By 1883 Valentine had set up a studio in Lynn Road Wisbech. (This studio was later to be taken over by John Hinley, then Alfred Drysdale. Lilian Ream started her photographic career as a young pupil of Alfred Drysdale. The studio was later taken over by Hardingham Mehew and Leonard Smith. Around 1909 Lilian Ream took over the Studio and Mr Smith became the assistant.)

Valentine continued to practice in Wisbech at least until 1885 when the Cambridge Independent Press (25 Apr 1885 P7) reported:

Valentine Blanchard v. Charles Day, innkeeper, Walsoken — This case, in which the plaintiff was a photographic artist, of Wisbech, was adjourned from the last court. It was a claim of £7 7s for photographic materials supplied to the defendant (formerly drill instructor to the volunteers), who was contemplating engaging in the business. — Objection was made to many of the items, which defendant contended were paid, and he also made a counter-claim. Mr Carrick asked for the matter to be referred to some competent photographer to decide what was due to the plaintiff. Mr Ollard objected, no counter claim had been made. His Honor said if there was a bona fide counter claim, the matter had better be referred. Mr, Carrick said there was a bona fide counter claim. It was ultimately agreed to refer all matters in dispute to Mr. Kennerell who will give a certificate of his award at the next court.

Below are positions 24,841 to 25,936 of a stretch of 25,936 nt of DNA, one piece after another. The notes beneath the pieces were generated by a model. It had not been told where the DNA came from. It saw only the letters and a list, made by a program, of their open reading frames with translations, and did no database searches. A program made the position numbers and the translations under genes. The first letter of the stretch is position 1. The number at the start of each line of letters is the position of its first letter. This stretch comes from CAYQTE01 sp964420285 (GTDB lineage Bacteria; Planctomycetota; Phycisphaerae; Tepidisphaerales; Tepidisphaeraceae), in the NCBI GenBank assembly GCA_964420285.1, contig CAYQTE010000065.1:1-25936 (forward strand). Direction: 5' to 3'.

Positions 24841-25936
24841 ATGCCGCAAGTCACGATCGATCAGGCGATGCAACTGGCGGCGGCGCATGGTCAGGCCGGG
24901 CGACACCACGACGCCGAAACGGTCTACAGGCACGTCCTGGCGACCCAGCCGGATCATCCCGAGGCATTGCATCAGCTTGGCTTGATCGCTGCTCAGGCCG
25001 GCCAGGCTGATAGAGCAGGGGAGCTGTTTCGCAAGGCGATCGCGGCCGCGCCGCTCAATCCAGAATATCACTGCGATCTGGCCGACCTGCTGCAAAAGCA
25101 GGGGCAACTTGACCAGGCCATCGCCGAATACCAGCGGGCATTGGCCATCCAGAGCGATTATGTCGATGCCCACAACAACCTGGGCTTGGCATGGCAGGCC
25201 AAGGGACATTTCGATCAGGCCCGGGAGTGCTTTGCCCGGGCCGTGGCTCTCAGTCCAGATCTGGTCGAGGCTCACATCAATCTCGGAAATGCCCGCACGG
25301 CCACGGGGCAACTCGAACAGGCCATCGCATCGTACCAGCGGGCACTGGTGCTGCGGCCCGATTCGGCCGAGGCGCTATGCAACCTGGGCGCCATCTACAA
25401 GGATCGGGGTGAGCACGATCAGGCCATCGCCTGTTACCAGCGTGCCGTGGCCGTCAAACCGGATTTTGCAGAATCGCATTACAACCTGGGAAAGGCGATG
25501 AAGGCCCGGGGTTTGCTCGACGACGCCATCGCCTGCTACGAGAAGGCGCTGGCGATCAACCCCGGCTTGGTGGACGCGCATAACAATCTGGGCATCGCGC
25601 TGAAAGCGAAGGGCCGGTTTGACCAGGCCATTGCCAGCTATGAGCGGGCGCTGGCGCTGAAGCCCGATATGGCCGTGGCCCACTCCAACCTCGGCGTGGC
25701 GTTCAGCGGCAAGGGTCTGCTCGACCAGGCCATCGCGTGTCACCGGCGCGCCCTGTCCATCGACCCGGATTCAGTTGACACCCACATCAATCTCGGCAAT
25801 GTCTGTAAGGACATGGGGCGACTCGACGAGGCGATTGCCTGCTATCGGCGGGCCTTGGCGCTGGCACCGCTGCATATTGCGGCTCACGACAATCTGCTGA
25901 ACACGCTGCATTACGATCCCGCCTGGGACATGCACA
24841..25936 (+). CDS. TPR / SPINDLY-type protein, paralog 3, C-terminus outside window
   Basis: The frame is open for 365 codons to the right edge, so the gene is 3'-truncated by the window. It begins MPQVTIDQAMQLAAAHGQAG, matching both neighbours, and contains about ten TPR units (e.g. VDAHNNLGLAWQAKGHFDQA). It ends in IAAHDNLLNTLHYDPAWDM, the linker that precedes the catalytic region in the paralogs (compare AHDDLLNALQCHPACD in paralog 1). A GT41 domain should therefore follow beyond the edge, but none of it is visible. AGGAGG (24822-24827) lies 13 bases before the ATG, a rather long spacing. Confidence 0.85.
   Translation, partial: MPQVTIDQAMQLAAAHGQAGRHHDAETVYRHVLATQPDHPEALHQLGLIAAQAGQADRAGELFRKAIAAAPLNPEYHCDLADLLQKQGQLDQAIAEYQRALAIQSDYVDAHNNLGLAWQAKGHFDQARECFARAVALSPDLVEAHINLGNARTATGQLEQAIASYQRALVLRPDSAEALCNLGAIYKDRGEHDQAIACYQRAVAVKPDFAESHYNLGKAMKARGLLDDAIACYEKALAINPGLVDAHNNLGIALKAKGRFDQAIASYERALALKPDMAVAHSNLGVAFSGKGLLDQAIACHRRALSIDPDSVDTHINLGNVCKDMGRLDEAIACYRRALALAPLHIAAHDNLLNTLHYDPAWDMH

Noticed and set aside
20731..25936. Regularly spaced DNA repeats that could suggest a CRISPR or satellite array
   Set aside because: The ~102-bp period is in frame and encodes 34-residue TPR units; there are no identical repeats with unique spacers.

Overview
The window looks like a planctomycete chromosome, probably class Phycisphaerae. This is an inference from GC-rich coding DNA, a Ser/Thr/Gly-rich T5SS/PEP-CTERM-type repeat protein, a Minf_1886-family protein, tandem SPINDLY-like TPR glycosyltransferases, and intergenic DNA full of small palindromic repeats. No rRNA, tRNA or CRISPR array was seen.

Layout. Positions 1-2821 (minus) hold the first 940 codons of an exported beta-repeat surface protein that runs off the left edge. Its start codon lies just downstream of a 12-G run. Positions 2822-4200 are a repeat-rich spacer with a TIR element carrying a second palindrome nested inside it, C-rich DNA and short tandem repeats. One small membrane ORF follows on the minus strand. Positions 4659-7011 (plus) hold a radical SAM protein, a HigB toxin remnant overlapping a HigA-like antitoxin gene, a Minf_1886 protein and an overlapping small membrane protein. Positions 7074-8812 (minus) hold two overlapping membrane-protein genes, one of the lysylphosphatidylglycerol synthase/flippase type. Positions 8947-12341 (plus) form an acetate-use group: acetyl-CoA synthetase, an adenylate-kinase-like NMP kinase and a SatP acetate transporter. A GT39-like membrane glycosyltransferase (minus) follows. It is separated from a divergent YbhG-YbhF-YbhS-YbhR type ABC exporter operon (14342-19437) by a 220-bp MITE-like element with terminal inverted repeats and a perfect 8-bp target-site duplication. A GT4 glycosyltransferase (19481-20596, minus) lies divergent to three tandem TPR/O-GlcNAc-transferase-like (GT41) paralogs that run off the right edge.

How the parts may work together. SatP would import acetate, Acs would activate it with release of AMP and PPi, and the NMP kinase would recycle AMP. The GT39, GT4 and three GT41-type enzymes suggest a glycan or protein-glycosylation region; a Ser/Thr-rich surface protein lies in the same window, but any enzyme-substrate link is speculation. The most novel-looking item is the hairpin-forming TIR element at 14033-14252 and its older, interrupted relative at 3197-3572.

“Mr Kennerell” was Wisbech photographer John Kennerell who features elsewhere on this site.  What was meant by Charles Day “contemplating engaging in the business”? Was he simply contemplating taking up photography, or contemplating involvement in Valentine Louis Blanchard’s business?

The image below is a carte de visite of an unknown gentleman, taken by Valentine Louis Blanchard between 1883-5, while at Wisbech. The mount was made by Marion of Paris. On the reverse of the mount Valentine has used the Royal Coat of Arms, without any explanation or claim to Royal patronage.

Valentine Blanchard carte de visite, 1880s

By November 1885 Valentine had taken over the studio at Post Office Terrace in Cambridge previously run by John Edward BLISS. That was shown as his address in the catalogue of photographs exhibited by the Photographic Society at their 1885 annual exhibition. Valentine was shown as ”Blanchard V. Jnr” no doubt to distinguish him from his older uncle of the same name, who had been a member of the Society’s Council and regular exhibitor. Valentine had three photographs accepted for exhibition “Edith, bust of a young lady”, “Dr JW Groom” and “Italian Boy”.